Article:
The island of the day before - in progress

The Diomedes are two remote islands in the middle of the Bering Strait. Separated by two miles of water and the international date line, these two dots in the Arctic are where Asia and America meet. In the past, both islands were inhabited by a common native community, which shared land, water, language and family. During the Cold War, the Russian government evacuated Big Diomede; relocating the native population to the mainland and turned the island into a military base. The divide came to be known as the “Ice Curtain.”

Little Diomedians were left alone in their tiny village, looking west towards their deserted brother island. Today, ninety native people still live in Little Diomede. They hunt, fish and eat what the island provides. But they face an uncertain future due to climate change, increased arctic shipping, hunting regulations, and a younger generation dreaming about a life in mainland.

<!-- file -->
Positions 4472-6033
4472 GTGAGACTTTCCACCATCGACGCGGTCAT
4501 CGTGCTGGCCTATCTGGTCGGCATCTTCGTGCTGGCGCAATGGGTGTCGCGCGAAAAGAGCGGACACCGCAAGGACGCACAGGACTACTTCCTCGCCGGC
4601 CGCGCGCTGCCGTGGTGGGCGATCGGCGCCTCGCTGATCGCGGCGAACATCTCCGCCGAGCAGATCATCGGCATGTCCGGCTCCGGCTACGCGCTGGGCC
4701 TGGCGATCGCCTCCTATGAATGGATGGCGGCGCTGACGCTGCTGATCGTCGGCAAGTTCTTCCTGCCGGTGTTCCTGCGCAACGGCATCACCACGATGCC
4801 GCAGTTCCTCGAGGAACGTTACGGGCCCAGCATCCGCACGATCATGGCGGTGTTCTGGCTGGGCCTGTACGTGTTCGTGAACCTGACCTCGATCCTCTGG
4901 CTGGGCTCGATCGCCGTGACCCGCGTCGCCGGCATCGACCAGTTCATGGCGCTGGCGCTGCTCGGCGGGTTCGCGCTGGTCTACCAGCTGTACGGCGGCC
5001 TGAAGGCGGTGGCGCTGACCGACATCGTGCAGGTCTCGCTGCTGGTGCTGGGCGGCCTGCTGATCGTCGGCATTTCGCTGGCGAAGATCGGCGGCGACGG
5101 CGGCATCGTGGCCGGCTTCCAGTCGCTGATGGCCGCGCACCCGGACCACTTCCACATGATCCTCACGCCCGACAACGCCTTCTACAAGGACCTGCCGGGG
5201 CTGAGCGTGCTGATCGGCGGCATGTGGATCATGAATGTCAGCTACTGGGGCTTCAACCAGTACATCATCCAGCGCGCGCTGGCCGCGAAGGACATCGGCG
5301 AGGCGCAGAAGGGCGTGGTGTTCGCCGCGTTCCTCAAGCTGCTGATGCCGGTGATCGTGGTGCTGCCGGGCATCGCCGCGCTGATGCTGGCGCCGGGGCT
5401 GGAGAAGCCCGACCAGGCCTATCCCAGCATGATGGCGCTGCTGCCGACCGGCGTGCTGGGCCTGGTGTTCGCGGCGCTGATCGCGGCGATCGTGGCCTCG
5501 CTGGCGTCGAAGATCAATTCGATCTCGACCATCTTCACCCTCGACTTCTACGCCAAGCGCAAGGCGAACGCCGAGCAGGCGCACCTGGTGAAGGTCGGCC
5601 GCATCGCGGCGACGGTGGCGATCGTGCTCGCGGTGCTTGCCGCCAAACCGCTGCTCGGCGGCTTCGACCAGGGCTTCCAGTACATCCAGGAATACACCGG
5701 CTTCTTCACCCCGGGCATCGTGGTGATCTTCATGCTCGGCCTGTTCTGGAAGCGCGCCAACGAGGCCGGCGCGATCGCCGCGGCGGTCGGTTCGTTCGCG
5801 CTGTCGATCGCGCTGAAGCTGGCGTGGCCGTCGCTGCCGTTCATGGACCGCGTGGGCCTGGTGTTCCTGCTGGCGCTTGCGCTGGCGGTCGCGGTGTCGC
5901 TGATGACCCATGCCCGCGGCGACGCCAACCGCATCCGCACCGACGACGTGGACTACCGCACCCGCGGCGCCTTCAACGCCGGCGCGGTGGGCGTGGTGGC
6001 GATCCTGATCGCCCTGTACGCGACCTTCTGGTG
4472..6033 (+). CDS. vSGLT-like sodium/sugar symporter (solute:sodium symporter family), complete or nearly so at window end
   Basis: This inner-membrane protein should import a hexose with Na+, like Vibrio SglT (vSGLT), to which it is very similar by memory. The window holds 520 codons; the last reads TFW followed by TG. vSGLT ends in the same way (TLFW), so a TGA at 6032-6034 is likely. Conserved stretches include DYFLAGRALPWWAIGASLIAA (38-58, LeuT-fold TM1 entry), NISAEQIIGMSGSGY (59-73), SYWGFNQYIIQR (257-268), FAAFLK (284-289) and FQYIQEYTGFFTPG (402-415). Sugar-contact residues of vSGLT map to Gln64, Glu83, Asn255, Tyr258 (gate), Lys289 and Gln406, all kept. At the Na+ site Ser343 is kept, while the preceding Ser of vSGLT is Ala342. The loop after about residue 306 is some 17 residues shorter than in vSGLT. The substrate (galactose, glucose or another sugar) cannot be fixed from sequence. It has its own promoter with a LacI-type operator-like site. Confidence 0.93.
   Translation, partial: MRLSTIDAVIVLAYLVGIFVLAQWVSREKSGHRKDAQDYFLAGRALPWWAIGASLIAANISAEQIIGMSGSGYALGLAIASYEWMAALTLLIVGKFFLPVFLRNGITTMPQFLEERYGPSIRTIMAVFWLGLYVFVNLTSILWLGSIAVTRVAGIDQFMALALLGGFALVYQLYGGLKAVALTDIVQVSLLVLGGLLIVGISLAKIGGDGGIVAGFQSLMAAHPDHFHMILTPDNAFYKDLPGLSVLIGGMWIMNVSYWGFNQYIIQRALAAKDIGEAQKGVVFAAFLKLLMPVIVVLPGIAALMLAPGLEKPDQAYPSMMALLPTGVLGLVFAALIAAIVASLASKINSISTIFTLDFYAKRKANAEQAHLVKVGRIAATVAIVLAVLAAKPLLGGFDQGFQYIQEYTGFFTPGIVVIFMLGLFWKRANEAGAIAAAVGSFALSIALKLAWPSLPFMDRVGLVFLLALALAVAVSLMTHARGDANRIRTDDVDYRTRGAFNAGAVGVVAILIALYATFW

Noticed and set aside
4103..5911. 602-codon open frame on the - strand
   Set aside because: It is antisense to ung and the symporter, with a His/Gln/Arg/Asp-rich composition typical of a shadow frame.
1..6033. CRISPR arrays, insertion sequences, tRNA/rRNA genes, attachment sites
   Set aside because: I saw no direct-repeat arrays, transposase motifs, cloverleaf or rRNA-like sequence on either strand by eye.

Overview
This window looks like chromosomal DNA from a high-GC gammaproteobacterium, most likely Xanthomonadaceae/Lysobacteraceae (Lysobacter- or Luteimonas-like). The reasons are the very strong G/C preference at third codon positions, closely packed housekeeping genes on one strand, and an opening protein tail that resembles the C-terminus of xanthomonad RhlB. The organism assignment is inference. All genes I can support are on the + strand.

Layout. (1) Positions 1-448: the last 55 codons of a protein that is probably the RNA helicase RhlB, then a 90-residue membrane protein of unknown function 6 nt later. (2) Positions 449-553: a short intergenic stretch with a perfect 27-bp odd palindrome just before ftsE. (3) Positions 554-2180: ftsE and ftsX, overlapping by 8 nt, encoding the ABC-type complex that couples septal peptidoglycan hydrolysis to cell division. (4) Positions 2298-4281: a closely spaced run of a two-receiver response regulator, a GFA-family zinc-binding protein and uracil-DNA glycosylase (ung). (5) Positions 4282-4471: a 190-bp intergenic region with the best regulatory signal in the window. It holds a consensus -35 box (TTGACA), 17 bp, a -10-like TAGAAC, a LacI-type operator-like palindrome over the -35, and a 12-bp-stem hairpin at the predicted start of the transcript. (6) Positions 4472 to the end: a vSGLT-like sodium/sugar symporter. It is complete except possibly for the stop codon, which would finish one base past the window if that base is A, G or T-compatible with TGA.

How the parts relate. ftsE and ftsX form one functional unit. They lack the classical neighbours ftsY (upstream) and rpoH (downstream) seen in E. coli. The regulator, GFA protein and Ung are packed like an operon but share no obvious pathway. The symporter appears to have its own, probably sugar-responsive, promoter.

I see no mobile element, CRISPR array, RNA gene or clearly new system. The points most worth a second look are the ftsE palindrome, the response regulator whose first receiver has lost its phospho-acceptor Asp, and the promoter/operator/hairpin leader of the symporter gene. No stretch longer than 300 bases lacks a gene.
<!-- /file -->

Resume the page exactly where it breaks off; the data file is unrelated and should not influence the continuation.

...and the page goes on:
This essay explores identity; resilience; living space; the balance between tradition and modern life; and the coming of age in a remote island. In this isolated environment I take an introspective look at ourselves, human beings, and our conflicted existence.

Bubba, 9, practicing tossing a throw-line into the wind. Hunters use these hooked ropes to pull walruses to shore. Walruses swim peacefully in the background.